NYC and Co. is stepping out in Europe, with a major ad campaign for the iconic city continuing despite the fact people can’t visit right now.

Christopher Heywood, Executive Vice President, Global Communications for NYC & Company, the city’s official destination marketing organisation, explains that “NYC Misses You Too” launched in summer 2020 and will continue until “we are able to safely welcome international visitors back to New York City.”

So, when will that be, exactly?

Christopher Heywood, Executive Vice President, Global Communications for NYC & Company

“For us to give specific timelines regarding the return of international travel, given ongoing uncertainties around vaccination rollouts, public health figures and protocols, and travel restrictions. What we can say is that NYC’s tourism recovery will be gradual but certain,” explains Heywood.

According to the NYC & Co communications VP, the goal of the campaign is to keep New York City top of mind for future visits, while acknowledging the current global reality.

In the European region, “NYC Misses You Too” is currently on view in France, Germany, Sweden and the UK, with future allotments in The Netherlands, the Republic of Ireland and Northern Ireland. It has also been seen in Denmark, Italy, The Netherlands, Norway and Spain. Outside of Europe, the campaign is currently in Brazil and Mexico, with plans scheduled in Australia, Colombia, Israel, Mexico, New Zealand, Peru, Singapore and South Korea. Japan, Mexico and Peru have also seen similar promotions over the past months.

Those visiting New York City when borders (hopefully) open later this year will have the chance to see the brand-new Moynihan Train Hall at Penn Station, which should soon feature connections from the new station to the High Line park.

This year will also see the opening of new hotels, including Ace Hotel Brooklyn, and Aman New York. Six Senses New York is expected to open in 2022, as the brand’s first property in the United States.

This autumn, an observation deck, Summit, will open atop an all-new skyscraper near Grand Central, named One Vanderbilt. This will be New York City’s fifth observation deck.

NYC tourism: bullish outlook through 2024

Source – NYC & Company – Tourism Economics as of 16 Nov updated

The New York City travel industry began 2020 in good position for another record year, with very strong performance in January, February and early March. The public health and safety measures put in place in mid-March to address the pandemic put practically all leisure and most business travel on hold.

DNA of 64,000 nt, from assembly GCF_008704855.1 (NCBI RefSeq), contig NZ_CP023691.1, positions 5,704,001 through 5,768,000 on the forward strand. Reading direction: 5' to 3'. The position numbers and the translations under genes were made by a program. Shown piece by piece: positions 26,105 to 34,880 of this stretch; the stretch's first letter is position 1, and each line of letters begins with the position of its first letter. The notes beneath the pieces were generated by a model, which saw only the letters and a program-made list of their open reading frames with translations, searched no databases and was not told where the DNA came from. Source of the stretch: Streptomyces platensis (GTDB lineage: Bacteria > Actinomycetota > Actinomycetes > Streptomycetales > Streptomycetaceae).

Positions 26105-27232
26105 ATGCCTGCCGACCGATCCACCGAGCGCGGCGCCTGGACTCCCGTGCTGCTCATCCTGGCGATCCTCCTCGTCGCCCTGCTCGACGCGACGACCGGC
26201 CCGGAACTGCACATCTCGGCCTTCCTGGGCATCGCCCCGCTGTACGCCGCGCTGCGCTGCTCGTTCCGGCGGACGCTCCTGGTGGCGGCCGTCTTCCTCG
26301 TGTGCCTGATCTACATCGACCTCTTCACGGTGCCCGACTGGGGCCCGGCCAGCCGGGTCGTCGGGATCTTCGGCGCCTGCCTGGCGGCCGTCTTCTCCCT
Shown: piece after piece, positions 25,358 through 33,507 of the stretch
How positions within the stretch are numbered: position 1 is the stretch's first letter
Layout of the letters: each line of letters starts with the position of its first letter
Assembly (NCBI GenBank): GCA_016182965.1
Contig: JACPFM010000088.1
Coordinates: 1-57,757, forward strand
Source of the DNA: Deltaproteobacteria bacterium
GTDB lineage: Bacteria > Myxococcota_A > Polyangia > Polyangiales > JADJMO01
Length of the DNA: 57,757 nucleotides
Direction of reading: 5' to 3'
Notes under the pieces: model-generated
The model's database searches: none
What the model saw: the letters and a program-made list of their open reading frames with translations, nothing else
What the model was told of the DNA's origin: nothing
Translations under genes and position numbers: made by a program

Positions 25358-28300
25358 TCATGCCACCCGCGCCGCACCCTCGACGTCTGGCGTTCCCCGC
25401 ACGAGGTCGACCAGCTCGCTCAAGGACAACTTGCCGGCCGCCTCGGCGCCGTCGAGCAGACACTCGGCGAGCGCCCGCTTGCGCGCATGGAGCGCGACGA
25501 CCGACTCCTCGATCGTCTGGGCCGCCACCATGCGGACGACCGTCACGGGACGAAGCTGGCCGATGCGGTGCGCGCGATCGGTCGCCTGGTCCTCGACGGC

The result has been an unmatched drop in visitation during the remaining nine months of 2020. The year-end forecast for 22.9 million visitors now looks to be 66% below 2019 levels. The domestic market was only one-third of typical annual travel (20.5 million. Domestic inbound visitation (i.e., travel from more than 50 miles one-way or with an overnight stay) was partially sustained by regional travel which began to pick up in summer. The international market was down over 80% compared to last year as inbound international has been frozen since April (2.4 million visitors).

With a plan for widespread vaccination taking shape for Q1 2021, the outlook for a pick-up in regional and short-haul domestic travel will, says NYC & Co. begin to lift the levels of visitation in the late spring/early summer. If the health breakthroughs align with lifting restrictions on activities and gatherings the pace may move more quickly. The international market will take longer to catch up, but could, says the DMO, pick up 2 million visitors by year end.

“Given the uncertainty generated by the pandemic for economic recovery and consumer confidence in travel, the conservative outlook takes us to 2024 to top the 2019 benchmark”, says NYC & Co in an official statement, adding, “The overall industry could be back to 2019 levels in three years, especially if business travel restrictions affecting large events and meetings are eased in 2022. At the same time, New York City’s strong position with international travellers could help revive the cautious global travel market sooner. It is worth noting that international travel after September 11, 2001 took fully four years to recover.”

“While the full recovery of global tourism will be gradual following the wide distribution of successful vaccines in 2021, said NYC & Company President and CEO Fred Dixon, adding, “We are bullish on New York City’s recovery and its enduring appeal to travellers. Given significant pent-up demand, we target regaining half our 2019 volume by end of 2021 and to be fully back three years from then.”

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